(Left to right) John B. Roberts & Jim Gallant
John B. Roberts
The picture on the left shows John Roberts & Jim Gallant in a shot from 1949. They were anchors for election night coverage long before the word "anchor" came into use. Note that the coverage was sponsored by Prestone Anti-Freeze. On the right, the picture shows John at the tally board on the Presidential Elections of 1952. By then, news was a big thing in local broadcasting. Seven years later (below), three newsmen. News was huge.
(left to right) Gunnar Back, Bill Green, Jr., John Roberts and Allen Stone
WFIL-TV, Channel 6, Philadelphia
Tuesday, November 3, 1959
John B. Roberts
Note that this helicopter says WFIL AM-TV. While WFIL owned an FM station at the time, it was not an important player in the Philly market. Riding in the passenger seat is WFIL Newscaster (and a professor at Temple University) John Roberts. John told us that the helicopter idea was that of Roger Clipp, Vice-President and General Manager of the station. While it did serve all of the WFIL stations, it was more of a publicity stint, said Roberts.
John B. Roberts
John said that it was sent to him by a viewer who took it off the air from a television set. We have in our archive, a clip of John Roberts doing a Saturday evening newscast on WFIL-TV, Channel 6 in Philadelphia. The date is Saturday, March 19, 1966.
While this is from a television broadcast, we only have audio. There are two segments. They are separated by a second of dead air. We often hear from people that we should upload the entire newscast. Sadly, what we have here is all that is known to exist today from that cast.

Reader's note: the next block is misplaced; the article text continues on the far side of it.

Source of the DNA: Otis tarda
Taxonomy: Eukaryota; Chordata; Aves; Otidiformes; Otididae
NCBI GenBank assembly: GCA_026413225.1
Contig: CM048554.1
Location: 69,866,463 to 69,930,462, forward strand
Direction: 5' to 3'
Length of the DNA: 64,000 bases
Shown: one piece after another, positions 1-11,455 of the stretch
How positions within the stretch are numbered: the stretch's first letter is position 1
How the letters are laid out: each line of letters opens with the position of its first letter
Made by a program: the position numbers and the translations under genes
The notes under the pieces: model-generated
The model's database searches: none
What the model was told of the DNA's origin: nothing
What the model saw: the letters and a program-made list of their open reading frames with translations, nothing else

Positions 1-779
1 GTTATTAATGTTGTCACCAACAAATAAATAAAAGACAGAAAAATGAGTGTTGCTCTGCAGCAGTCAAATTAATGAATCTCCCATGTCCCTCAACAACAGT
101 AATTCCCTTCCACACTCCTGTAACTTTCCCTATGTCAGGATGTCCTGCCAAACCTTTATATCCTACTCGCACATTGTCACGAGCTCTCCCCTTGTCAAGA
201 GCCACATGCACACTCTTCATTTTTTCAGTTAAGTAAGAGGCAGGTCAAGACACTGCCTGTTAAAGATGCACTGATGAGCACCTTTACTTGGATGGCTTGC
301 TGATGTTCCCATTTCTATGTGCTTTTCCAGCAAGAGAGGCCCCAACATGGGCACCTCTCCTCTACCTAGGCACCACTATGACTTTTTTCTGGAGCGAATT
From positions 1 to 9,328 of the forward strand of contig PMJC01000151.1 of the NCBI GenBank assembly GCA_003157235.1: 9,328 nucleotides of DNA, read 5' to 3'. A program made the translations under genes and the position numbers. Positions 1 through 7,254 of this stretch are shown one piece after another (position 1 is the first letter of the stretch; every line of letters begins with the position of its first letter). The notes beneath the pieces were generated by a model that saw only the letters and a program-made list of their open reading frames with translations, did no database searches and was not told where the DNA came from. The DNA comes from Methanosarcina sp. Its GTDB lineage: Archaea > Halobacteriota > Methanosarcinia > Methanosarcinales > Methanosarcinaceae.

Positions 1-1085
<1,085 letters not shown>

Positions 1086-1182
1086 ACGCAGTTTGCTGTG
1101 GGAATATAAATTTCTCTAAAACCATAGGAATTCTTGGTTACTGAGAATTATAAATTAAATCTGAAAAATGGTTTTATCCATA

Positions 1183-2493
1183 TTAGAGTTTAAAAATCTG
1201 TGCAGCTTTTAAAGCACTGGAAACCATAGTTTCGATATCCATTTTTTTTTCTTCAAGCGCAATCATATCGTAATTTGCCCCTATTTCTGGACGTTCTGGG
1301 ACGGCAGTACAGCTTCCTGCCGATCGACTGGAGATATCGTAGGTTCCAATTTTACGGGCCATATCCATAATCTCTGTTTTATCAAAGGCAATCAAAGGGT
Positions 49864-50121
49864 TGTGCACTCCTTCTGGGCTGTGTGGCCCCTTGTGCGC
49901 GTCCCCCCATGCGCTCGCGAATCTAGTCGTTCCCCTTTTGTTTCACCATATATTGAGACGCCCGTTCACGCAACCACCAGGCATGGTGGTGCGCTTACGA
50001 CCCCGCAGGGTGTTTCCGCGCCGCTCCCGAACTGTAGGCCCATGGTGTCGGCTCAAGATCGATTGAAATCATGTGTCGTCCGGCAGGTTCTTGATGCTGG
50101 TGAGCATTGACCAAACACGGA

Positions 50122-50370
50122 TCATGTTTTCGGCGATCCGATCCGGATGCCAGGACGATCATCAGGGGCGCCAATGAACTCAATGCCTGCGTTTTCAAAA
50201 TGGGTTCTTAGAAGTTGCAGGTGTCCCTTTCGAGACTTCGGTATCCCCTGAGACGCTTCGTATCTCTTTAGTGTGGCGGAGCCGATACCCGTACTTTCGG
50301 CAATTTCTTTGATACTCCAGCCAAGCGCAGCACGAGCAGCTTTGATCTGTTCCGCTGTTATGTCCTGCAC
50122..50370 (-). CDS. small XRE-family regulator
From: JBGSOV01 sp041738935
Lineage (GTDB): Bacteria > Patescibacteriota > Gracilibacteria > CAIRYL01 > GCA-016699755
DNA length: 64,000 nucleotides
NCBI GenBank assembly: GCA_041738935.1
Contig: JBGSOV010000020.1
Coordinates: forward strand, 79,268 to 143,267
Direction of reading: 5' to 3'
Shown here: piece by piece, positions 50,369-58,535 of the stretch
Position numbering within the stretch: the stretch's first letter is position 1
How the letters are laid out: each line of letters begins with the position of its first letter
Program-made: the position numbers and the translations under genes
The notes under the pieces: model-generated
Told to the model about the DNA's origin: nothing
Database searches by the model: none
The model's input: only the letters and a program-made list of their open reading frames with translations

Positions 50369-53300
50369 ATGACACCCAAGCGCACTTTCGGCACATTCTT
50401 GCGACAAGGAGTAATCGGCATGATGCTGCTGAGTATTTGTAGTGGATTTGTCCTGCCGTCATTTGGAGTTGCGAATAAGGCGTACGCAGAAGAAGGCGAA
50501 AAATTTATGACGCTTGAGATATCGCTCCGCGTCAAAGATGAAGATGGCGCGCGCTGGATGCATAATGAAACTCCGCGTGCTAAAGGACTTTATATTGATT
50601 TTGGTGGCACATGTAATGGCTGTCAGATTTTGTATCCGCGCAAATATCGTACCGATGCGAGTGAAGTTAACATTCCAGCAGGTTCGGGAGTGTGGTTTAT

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(Left to right) Romulo Soldevilla, instructor; John Roberts, director of Radio-TV; Armand Hunter, department chairman and David Davis, graduate student and later instructor. Photo dates from the late forties and was taken at the basement studios (in Thomas Hall) of WRTI on the campus of Temple University
John B. Roberts
The above photo shows John Roberts on the set at WFIL-TV where he was waiting to conduct a TV interview. The shows at that time were live.
JOHN ROBERTS INTERVIEW!
In 1991, the Broadcast Pioneers of Philadelphia, then a chapter of the National Broadcast Pioneers, recorded 7 Oral History interviews. These were part of a national project. On Thursday, September 19, 1991, a former president of our organization, Dr. Marguerite Farley recorded an interview with John B. Roberts, former professor in Radio-TV-Film at Temple University and former weekend news anchor for Channel 6. It was recorded at John's home in Wyndmoor, PA. It runs over an hour and a half in length.
There are things in this interview that most of us didn't know about John. Like he was going to be the GOP candidate for City Controller until the Republicans found out that John was a registered Democrat.